“Institutional memory” is sometimes embarrassingly short in this country. So much so that even the organisation that groups together, those who should record our social history, the Ghana Journalists Association, occasionally become guilty of that social vice.

For instance, at the GJA’s first event to launch its 70th anniversary celebrations, gracefully performed  by Former President J A Kufuor, some of the people who played a great role in starting to organise journalists in this country were not publicly mentioned.

But there should have been a “libation” poured in their honour, as per tradition.

Martin Therson-Cofie (founding editor of the Daily Graphic) was one of few names that brought back memories of those early days.

To be sure, the martyrs of Ghanaian journalism, Tommy Thompson, John Kugblenu and the recently, murdered Ahmed Saule, were acknowledged and mourned.

But they represented journalism in general, whereas there were others before them who specifically contributed towards organising journalists into a coherent group.

I value them greatly, because journalists are not the easiest people to pry away from self-interest, egotism and indiscipline into trying to achieve a common goal.

In that sphere, I remember the genial Carl Reindorf (who flitted effortlessly between journalism and public relations) and was a most energetic organising secretary of the early “Press Club”.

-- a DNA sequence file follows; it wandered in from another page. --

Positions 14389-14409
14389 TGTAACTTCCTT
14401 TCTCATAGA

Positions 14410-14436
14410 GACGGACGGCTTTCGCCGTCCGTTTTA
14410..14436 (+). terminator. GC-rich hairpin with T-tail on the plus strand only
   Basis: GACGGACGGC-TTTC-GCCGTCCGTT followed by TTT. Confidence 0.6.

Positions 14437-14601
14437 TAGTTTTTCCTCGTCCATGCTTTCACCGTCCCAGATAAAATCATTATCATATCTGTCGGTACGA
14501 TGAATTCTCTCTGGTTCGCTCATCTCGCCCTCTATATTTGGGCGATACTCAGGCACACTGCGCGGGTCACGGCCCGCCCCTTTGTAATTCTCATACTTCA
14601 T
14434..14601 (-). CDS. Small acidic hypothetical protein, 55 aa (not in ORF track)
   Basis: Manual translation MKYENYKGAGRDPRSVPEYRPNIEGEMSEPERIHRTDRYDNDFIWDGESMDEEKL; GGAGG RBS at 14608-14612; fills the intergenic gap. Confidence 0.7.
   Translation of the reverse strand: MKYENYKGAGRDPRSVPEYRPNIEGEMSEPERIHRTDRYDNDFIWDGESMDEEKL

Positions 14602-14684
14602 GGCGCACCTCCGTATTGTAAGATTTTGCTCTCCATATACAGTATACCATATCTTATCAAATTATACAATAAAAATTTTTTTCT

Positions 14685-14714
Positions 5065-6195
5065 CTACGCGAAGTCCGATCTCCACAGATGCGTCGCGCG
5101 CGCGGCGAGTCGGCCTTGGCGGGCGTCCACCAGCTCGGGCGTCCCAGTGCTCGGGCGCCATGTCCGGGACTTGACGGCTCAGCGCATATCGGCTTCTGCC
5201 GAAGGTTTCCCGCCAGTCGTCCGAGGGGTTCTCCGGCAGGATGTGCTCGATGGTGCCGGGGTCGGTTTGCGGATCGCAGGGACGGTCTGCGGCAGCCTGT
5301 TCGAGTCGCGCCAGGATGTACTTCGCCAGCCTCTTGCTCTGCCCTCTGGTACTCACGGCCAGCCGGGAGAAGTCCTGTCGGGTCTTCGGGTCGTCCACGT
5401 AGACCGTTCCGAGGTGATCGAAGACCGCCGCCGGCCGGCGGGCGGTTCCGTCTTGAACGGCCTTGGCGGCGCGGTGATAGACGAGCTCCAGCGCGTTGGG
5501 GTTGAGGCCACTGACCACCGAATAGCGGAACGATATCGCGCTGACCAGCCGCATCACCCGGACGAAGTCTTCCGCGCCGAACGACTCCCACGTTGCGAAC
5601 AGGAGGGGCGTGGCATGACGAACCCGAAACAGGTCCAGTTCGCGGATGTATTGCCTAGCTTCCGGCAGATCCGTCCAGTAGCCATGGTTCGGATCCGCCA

Then there was that other very sociable gentleman, Eric Adjorlolo of the Ghana Broadcasting Corporation, who was our Treasurer.

But the man who was the most visible official of the Press Club was Henry Ofori, aka Carl Mutt, our long-term Secretary.

He was clubbable, even-tempered, and provided with the ability to dissolve tension by creating laughter.

For, he was, of course, “Carl Mutt” of the Graphic and Sunday Mirror; and also, the great humorist known as Cassius Nimbus.

Henry Ofori’s good nature hid a widespread knowledge of world affairs, which impelled him to position the Ghanaian Press Club in the post-colonial world by affiliating to international organisations, such as the International Organisation of Journalists.

Our subsequent exposure to the world at large brought immense rewards: important visitors to Ghana made it a point to come see us at the Press Club.

We hosted Malcolm X. Many great African freedom fighters came and drank with us.

And we played host to some of Africa’s most distinguished exiles – Sam Ikoku, and Olu Adebanjo, from Nigeria, a guy called Damz from (I think) Niger, and South Africans like Tennyson Makiwane and Alfred Hutchinson.

You can read about foreign countries as much as you like, without getting to know how it feels to be from a foreign country.

But sit down and have a chat and that country will annex part of your psyche, especially if its story of struggle was exciting enough, as was the case with South Africa and many others.

By becoming international in outlook, we also strengthened our status at home.